My Day by Eleanor Roosevelt

Text Size: Small Text Normal Text Large Text Larger Text

ITHACA, N.Y., Thursday—I spent an hour and a half Wednesday afternoon at a regional meeting for civilian defense, called by Mrs. Oswald Lord, the regional director. Federal staff members and regional staff members met with representatives of the different states in this region. It was a very interesting meeting and I think some good suggestions came out of it. I was particularly happy to see some of the new staff of the Office of Civilian Defense in action, and to feel how well they are all carrying out their jobs.

Mr. James Landis has issued a statement in which he says what I have known to be true for a long while; that it has never been completely decided where physical fitness, as a division, should be placed. Many of the things which Mr. John Kelly is so ably doing, are things which should be done year in and year out. Perhaps, therefore, a permanent government agency is where his organization would function best.

He has done a very good job and enlisted people who can interest both old and young in keeping themselves in good condition. I think no one will question the necessity for young and old, rich and poor, in this country to be physically fit.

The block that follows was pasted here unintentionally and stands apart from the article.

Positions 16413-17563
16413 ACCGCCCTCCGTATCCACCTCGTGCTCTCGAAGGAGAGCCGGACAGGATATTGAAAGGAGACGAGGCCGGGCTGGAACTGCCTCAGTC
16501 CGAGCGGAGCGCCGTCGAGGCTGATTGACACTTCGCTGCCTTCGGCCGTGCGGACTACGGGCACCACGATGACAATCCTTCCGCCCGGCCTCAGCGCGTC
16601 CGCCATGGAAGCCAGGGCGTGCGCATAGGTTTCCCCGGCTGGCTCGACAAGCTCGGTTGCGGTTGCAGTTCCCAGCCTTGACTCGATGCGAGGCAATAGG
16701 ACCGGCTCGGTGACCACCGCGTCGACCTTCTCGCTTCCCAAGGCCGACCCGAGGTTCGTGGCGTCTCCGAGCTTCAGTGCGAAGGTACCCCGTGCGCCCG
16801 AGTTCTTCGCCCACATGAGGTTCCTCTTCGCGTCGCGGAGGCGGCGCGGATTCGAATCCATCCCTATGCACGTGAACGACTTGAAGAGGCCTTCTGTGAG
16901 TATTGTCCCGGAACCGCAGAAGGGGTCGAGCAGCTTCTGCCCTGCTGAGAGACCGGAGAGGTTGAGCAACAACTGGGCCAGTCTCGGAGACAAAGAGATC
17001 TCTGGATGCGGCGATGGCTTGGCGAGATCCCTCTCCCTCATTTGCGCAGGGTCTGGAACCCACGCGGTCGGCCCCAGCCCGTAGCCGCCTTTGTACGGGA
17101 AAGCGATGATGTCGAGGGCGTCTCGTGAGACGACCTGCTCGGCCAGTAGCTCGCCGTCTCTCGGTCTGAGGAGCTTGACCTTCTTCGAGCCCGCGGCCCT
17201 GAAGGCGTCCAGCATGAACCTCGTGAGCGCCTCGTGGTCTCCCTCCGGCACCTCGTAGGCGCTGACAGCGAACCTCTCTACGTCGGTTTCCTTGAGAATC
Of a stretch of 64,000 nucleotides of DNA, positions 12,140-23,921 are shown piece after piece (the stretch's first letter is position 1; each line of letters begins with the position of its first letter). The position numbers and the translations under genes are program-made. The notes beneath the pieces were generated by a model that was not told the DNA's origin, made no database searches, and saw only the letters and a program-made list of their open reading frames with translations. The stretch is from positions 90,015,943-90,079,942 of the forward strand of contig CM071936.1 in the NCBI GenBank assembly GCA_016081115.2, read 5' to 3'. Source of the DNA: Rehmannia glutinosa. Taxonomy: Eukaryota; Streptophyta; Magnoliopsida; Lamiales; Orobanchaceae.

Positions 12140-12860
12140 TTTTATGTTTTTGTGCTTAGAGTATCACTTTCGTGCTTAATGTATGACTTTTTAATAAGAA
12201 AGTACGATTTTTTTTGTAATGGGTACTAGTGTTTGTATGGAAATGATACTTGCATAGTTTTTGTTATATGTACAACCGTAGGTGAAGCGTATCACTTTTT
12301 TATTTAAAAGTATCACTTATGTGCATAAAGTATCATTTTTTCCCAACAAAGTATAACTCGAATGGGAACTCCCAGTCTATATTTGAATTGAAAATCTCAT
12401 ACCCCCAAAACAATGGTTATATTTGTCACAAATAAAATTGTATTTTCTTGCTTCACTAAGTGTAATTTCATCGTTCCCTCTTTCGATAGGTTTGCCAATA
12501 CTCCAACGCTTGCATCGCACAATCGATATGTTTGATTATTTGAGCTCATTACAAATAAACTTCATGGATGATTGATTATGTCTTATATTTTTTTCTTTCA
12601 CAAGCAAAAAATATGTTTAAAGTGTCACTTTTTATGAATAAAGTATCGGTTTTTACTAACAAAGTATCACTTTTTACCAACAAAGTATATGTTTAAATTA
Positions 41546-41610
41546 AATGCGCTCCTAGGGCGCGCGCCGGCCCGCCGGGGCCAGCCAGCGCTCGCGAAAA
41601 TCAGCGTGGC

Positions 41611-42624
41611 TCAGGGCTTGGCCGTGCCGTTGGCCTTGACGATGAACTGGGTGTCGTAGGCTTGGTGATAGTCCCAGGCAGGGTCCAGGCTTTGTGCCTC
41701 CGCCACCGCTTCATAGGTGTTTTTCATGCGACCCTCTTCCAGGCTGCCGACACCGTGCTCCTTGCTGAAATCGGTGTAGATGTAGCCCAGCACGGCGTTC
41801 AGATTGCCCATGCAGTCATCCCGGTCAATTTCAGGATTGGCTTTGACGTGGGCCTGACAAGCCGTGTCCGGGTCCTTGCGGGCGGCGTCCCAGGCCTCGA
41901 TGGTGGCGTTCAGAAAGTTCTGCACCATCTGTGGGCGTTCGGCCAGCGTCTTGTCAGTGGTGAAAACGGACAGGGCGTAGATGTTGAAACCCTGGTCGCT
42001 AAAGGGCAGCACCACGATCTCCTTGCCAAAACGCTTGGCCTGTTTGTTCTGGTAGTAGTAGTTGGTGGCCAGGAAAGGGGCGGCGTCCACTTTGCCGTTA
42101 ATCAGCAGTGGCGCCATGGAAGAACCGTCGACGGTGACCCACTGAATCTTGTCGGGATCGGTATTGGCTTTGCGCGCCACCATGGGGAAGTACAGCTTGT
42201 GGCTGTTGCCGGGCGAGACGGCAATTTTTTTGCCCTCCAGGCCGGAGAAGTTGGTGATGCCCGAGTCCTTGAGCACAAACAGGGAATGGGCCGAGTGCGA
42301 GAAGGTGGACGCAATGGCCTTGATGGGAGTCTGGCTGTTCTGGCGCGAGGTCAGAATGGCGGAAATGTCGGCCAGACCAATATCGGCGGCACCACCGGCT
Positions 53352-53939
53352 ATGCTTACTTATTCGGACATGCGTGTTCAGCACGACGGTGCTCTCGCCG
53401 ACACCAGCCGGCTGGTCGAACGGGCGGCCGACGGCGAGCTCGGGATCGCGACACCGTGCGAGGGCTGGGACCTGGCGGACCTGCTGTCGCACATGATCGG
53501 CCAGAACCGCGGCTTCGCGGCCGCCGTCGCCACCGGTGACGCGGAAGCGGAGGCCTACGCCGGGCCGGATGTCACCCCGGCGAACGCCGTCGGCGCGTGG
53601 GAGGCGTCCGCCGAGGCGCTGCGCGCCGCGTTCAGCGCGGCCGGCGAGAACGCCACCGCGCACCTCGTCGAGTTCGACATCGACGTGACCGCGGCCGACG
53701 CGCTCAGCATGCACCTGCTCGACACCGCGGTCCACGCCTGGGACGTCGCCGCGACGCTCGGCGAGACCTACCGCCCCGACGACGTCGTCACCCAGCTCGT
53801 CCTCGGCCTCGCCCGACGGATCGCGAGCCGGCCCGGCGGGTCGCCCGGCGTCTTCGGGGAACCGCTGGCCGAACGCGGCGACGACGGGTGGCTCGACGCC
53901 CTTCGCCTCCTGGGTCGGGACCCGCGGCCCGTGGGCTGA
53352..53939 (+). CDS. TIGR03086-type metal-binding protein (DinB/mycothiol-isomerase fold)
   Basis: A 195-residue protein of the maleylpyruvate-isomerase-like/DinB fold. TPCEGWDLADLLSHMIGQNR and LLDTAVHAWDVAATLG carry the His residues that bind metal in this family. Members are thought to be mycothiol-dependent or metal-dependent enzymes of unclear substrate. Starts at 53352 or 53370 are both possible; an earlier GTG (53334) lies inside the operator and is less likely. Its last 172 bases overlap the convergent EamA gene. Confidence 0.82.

The next question, of course, that rises after the decision is made as to whether a division of this kind belongs in a permanent or emergency agency, is whether a dance program is part of that division. I happen to believe it is, for a great many people will dance who will not take other forms of exercise.

There is a good deal in the way of entertainment for children which can be developed as a form of exercise. But that is a question to be decided by the people in charge of the program. If dancing is to be included, I think Miss Chaney offered an extremely good program, and is capable of carrying it out because of her contacts in that field throughout the country, as well as her years of experience.

A few gentlemen in Congress have suggested that there is something not quite moral about dancing. There are good and bad people in the dancing profession, just as there are good and bad people in every walk of life. Dancing is an art and people who practice that art work hard and faithfully to perfect themselves. I think they should command our respect, just as all other good workers do.

E.R.
TMs, AERP, FDRL